Accuser – The Forlorn Divide (Metal Blade)Tuesday, 23rd February 2016
Chances are most North American thrash followers may glance at this German band who’ve been around in one form or another since 1986 and know the name, but never take in any albums due to a lack of proper distribution through their smaller label affiliations. Moving up from their own Red Shift imprint to Metal Blade will make a noticeable difference, as The Forlorn Divide is their 11th studio record – and my third exposure after 1994’s Reflections and their last album 2013’s Diabolic. Only vocalist/rhythm guitarist Frank Thoms remains from those early years – although drummer Olli Fechner and bassist Frank Kimpel have been around Frank for over a decade between the 2000’s Scartribe name/style shift and latest Accuser reincarnation, while gaining their latest lead axe man Dennis Rybakowski in 2014.
Now that we’ve got the background story clear, what you’ll hear through these 10 tracks is an ideal study of speedier techno-thrash with proper mid-tempo groove transitions and a lot of fiery triplet salvos. When the axes and drumming lock into a heads down riff made for ultimate neck strain such as the main component of “Unreal Perception”, it’s hair raising stuff, the kind that put Destruction and Sepultura near the top in their prime. Frank Kimpel’s low thump often provides a third supplementary melodic element depending on the passage at hand – joining up for some killer Metallica-esque crushing harmony moments during “Arbitrary Law” where the momentum builds and builds through a lot of progressive, off-time circular action. Dennis knows his way around arpeggios, tapping, and tasty breaks – studying a lot of Bay Area greats from Alex Skolnick to the Forbidden troop.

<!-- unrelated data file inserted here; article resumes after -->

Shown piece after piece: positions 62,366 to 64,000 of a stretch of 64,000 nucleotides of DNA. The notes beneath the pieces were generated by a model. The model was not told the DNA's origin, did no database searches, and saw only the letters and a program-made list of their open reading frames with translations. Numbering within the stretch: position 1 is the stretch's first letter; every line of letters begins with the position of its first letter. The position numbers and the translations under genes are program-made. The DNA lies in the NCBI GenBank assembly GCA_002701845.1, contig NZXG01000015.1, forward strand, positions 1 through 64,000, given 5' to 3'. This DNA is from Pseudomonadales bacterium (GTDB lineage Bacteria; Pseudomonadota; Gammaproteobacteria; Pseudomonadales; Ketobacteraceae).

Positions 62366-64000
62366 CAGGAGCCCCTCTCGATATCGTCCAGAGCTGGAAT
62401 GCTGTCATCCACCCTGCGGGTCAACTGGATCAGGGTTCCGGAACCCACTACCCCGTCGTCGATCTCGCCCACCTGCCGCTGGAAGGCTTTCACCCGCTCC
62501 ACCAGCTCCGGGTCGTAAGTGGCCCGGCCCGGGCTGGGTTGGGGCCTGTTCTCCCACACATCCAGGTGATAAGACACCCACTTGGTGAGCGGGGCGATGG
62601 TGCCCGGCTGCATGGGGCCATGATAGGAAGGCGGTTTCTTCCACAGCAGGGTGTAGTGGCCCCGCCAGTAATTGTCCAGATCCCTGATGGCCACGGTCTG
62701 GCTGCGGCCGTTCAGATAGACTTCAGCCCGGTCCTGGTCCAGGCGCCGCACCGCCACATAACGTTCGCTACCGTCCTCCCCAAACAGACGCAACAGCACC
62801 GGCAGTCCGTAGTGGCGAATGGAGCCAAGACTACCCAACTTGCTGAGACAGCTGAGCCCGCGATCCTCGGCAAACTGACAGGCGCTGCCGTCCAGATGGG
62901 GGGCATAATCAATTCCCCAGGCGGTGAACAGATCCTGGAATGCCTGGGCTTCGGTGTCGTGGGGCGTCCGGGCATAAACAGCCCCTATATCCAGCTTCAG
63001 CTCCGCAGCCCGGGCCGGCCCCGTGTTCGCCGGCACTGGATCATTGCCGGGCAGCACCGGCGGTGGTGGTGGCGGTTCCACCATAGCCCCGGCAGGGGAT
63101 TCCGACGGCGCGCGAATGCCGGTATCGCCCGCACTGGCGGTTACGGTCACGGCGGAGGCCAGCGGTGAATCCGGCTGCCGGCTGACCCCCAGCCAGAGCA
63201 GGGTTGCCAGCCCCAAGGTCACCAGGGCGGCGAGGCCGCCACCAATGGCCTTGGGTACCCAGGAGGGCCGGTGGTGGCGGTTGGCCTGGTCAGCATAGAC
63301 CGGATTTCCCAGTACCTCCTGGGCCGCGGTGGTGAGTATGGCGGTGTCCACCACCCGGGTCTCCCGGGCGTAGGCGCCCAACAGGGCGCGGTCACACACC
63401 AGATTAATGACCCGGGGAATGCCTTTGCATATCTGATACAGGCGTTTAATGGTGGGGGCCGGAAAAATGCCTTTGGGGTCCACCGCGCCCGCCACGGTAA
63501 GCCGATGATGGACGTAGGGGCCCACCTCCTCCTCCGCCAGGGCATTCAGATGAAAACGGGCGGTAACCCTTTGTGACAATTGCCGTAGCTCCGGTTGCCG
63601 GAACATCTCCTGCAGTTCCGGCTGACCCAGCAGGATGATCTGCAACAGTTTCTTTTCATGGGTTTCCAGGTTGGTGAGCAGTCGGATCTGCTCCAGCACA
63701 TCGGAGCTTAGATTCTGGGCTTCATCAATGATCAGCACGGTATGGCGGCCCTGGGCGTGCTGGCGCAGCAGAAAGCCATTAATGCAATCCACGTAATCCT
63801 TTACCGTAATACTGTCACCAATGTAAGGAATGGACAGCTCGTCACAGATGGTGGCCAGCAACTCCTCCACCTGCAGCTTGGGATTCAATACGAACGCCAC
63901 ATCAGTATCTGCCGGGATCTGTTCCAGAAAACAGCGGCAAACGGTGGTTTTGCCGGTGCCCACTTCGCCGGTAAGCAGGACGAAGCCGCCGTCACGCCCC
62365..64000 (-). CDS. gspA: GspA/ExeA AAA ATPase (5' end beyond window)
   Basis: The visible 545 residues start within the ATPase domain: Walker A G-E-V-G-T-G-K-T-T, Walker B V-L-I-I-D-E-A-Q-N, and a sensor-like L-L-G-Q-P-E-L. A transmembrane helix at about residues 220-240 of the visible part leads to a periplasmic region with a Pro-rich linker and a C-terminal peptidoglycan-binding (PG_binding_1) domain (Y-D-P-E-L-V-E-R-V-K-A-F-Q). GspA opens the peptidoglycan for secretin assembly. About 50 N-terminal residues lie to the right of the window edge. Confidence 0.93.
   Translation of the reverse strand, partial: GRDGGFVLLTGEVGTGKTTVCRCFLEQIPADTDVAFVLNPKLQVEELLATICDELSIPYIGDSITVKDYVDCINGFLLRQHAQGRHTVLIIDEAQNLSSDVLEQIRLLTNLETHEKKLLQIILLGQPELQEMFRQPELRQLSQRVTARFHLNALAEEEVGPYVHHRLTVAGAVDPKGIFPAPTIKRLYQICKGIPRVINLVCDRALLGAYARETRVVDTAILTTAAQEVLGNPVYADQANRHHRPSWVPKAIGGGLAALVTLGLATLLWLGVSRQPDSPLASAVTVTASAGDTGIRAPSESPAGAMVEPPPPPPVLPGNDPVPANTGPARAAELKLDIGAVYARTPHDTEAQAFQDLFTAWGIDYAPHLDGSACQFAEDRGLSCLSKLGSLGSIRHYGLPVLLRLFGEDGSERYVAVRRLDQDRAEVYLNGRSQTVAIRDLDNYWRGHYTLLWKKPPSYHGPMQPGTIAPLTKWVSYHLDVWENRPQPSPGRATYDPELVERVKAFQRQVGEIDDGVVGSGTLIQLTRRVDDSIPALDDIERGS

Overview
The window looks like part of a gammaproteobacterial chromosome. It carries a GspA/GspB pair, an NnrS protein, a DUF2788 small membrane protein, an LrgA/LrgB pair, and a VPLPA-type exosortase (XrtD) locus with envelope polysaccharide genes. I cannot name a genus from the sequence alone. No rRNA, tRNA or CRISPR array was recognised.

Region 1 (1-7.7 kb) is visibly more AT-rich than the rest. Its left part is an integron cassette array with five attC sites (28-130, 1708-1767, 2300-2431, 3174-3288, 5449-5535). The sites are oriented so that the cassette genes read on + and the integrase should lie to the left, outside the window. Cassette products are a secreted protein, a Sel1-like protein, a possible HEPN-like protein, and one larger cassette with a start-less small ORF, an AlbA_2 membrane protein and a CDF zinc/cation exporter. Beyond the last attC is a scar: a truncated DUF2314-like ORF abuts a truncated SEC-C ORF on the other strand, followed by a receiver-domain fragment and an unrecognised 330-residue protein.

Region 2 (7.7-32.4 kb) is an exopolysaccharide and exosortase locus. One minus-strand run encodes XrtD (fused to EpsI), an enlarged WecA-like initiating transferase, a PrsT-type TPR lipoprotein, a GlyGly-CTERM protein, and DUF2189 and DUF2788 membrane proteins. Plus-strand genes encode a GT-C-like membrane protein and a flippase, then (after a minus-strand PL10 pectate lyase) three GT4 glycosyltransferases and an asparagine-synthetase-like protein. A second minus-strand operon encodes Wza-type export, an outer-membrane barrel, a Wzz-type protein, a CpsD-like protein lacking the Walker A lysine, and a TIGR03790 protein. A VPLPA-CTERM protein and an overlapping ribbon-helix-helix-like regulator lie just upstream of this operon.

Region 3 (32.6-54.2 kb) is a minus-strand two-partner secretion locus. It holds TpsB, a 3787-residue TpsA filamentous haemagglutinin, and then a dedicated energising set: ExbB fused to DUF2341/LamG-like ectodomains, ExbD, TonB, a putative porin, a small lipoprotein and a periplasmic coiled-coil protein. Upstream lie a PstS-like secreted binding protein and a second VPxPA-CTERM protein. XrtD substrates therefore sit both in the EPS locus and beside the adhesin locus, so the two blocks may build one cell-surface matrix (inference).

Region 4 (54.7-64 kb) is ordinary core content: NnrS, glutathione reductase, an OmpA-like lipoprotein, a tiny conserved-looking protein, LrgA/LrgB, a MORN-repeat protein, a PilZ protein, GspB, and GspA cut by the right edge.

Mr. Thoms as a singer has a bark and bite that is very militant and often mirrors the speed of the arrangement – check out “Fifth Column” for that Hetfield meets Cavalera vengeance aspect that spits out visions of assassins issuing silent commands while he churns out solid triplets during the instrumental sections. There are times where you wish a little more of a clean singing nuance could come into play to allow the insanely catchy parts of say “Sulphur Rain” to gain stronger cranium retention, but that’s a minor qualm on an otherwise riff-tastic thrash parade.
Better late than never for the world to discover Accuser’s brand of semi-technical thrash. The Forlorn Divide never forsakes hooks and groove, but also is musically exemplary. The younger generation could learn a thing (or ten) from these gentlemen.